When visiting Southern California, one of the key ingredients to a proper trip to the state is renting / borrowing / stealing (maybe avoid that one) the right automobile. Odds are you’re going to spend a lot of time sitting in traffic and being on the road. There’s no effective public transportation so a car is your best option for getting around.
That’s why you really want to get the right one, unless you’re into point A to B appliance vehicles, and odds are you’re not since you’re reading this site, settling for an econobox is out of the question.
SoCal car rental companies offer some great options, from convertibles or sports cars. They can be a bit pricey, but it’s worth the upgrade to enjoy the sunny weather and amazing canyon roads.
I, on the other hand, was lucky enough to make a call to my good friends at Lexus and borrow a brand new 2015 Lexus RC 350 F Sport press vehicle for the week.
It was love at first sight; boy oh boy is this Lexus a looker! The Atomic Silver paint is simply stunning and shows off all the bold and aggressive lines of the RC. I’ve heard some complaints about the way this car looks, but in my opinion it’s one of the most visually appealing automobiles on the market.
The bulging hood combined with those unique headlights and now signature Lexus front grille set the RC 350 F Sport apart from its German counterparts, which is a good thing. There’s no mistaking that you’re driving a Lexus, nor is the brand trying to build or be what BMW and Audi are. I admire that in many ways, because it’s easy to get caught up in what the competition does best, but it’s always best to blaze your own trail and the RC does exactly that.
The cabin is made of all premium materials and clearly takes styling cues from the Lexus LFA; a good thing in my books. I particularly like how the center console integrates itself into the dash, providing a sport cars vibe for a car that’s really more of a grand tourer.
Another favorite is the F Sport steering wheel. It’s just the right diameter and thickness, while the perforated leather provides a great tactile experience for the hands.
The seats are aggressively bolstered but also provide a great deal of comfort for average sized frames. I spent 5+ hours a day sitting in the driver’s side seat without any fatigue or discomfort. One should note the clever stitching design in the seats giving them a more sophisticated and sporty look versus simpler, more plain jane seats found in other similarly prices vehicles.
Lastly, the gauge cluster is an exercise in functional simplicity. I adore the center tach mounted display with a host of vehicle information options shown on the sides. Someone needs to build a unit similar to this for the aftermarket!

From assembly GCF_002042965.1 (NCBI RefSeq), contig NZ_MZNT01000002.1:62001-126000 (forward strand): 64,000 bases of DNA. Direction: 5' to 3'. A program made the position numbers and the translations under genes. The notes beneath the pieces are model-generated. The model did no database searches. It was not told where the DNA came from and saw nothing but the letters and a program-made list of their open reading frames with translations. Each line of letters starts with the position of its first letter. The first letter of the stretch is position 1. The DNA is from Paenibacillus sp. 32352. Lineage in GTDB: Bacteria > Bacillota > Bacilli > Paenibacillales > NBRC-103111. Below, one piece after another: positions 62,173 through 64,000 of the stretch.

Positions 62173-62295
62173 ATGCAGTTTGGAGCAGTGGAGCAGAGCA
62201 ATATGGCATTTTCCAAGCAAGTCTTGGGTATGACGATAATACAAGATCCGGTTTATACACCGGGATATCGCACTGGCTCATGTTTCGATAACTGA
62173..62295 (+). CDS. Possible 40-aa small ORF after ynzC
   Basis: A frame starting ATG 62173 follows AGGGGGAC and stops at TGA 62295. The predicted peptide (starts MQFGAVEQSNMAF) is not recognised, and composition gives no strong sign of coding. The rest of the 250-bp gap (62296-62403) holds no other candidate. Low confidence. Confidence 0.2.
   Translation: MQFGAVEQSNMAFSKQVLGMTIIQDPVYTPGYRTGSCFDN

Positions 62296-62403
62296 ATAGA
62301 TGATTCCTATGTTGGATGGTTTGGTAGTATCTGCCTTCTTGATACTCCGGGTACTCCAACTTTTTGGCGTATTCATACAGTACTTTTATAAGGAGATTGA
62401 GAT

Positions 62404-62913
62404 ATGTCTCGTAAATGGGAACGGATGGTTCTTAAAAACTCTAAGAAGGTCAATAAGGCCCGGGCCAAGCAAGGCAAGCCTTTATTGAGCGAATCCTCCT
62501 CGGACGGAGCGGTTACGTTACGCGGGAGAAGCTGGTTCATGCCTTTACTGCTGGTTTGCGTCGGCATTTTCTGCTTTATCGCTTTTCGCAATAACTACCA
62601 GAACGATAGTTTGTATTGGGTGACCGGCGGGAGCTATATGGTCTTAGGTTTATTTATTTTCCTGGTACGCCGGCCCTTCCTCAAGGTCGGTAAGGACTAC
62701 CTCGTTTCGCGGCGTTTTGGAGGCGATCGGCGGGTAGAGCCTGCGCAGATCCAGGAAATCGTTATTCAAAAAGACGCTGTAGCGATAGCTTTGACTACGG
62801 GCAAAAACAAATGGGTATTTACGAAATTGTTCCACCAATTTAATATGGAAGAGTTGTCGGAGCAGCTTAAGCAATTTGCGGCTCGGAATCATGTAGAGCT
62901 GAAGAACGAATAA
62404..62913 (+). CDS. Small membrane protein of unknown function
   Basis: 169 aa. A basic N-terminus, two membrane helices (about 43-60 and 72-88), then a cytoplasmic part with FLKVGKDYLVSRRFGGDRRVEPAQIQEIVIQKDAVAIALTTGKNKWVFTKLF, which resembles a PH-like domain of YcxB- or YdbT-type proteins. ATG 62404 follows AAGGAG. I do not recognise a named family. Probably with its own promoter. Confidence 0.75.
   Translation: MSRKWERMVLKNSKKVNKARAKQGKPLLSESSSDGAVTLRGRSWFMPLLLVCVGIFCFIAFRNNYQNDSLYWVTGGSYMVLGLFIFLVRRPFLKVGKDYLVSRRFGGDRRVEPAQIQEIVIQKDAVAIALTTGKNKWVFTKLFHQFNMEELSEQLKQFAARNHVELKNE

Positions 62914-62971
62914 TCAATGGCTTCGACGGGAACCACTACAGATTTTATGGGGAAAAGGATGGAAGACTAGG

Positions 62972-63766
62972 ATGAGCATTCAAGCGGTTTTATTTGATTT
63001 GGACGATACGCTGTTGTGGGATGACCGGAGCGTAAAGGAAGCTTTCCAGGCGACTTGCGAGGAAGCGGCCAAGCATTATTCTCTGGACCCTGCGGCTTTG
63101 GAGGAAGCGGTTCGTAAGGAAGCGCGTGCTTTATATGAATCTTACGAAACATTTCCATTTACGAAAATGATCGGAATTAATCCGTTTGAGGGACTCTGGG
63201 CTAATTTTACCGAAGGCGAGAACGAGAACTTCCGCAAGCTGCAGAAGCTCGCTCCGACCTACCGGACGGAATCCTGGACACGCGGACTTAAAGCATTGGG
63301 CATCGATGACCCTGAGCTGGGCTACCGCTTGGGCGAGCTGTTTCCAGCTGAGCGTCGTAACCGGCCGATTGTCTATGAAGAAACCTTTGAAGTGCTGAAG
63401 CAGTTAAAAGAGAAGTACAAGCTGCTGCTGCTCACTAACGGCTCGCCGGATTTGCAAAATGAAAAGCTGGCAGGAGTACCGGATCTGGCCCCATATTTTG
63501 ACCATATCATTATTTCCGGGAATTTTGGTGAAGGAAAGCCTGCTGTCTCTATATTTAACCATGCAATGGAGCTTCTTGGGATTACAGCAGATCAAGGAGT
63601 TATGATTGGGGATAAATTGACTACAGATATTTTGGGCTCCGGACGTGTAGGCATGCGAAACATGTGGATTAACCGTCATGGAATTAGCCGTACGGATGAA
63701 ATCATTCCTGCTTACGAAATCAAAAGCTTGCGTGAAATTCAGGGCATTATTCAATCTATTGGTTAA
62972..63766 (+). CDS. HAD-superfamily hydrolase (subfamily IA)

Here’s a good look at the cluster at night. Tell me that isn’t a thing of beauty.
Under the hood there’s a whole bunch of plastic but I assure you there’s an engine underneath it all. A 306-hp, 3.5L naturally aspirated V-6 powers the RC 350 F Sport, which is mated to an 8-speed automatic transmission with no option for a manual (boooo!).
The F Sport package also includes an adaptive variable two-mode suspension, 19-inch wheels, massive 14-inch two-piece rotors with 4-piston caliper brakes and the sport interior with enhanced styling cues. Is it worth the extra $5,000 or so extra dollars? I definitely think so, considering aftermarket equivalent upgrades would cost significantly more to match the performance.
Specs aside, how does it perform and drive? I can assure you if you’re in the market for a luxurious daily driver that excites the senses behind the wheel, the RC 350 F Sport fits the bill very well. It’s quiet and comfortable when cruising around, the 8-speed slushbox is silky smooth, and despite the V-6 having to overcome all 3800 lbs of it, the RC is eager to reach your desired speed when a good amount of throttle is applied.
It’s by no means a rocket ship, but the V-6 is more than adequate and well matched to the chassis and driving dynamics delivered.
Official MPG ratings come in at 19 city / 28 highway. I was able to achieve near 30 mpg cruising on the highway and averaged around 23 mpg for the week, which is impressive for a vehicle of this size and weight.
Southern Californians are spoiled with their year-round summer-like weather, but another gold mine that they’ve got access to are the scores of amazing canyon roads. These roads are the perfect playground to evaluate a vehicle’s handling, braking and performance attributes, so I’ve gotten to know them well during my time living in SoCal.
This is Angeles Crest Highway. It’s the perfect mix of technical tight turns and elevation changes to challenge any car and driver. It seems to be an extremely popular spot for motorcyclists too, as I saw more of them up here than their four-wheeled counterparts.
With the RC 350 F Sport in Sport S mode, the most performance oriented and aggressive driving setting, I tore through Angeles Crest at a good 7/10ths pace (It’s a public road after all) and was rewarded with an agile vehicle willing to respond to quick inputs and transitions. However, even with the willingness of the RC to tackle the tight corners and downhill braking zones, its considerable mass is noticeable.
Not in a ‘holy moly this car is heavy’ manner, but more of a ‘If I were 400 lbs lighter I could brake later, accelerate harder’ sort of way, which would certainly up the fun factor in a big way.
Alas though, the canyon roads (or race tracks) are not what the RC 350 F Sport was built for, so I don’t want to take away from it too much, because the level of grip from the 19-inch summer tires was impressive and the brakes provided excellent modulation with no sign of fade throughout the day. Like I said, if you’re out for a 7/10ths canyon run, then this vehicle is well up to the task.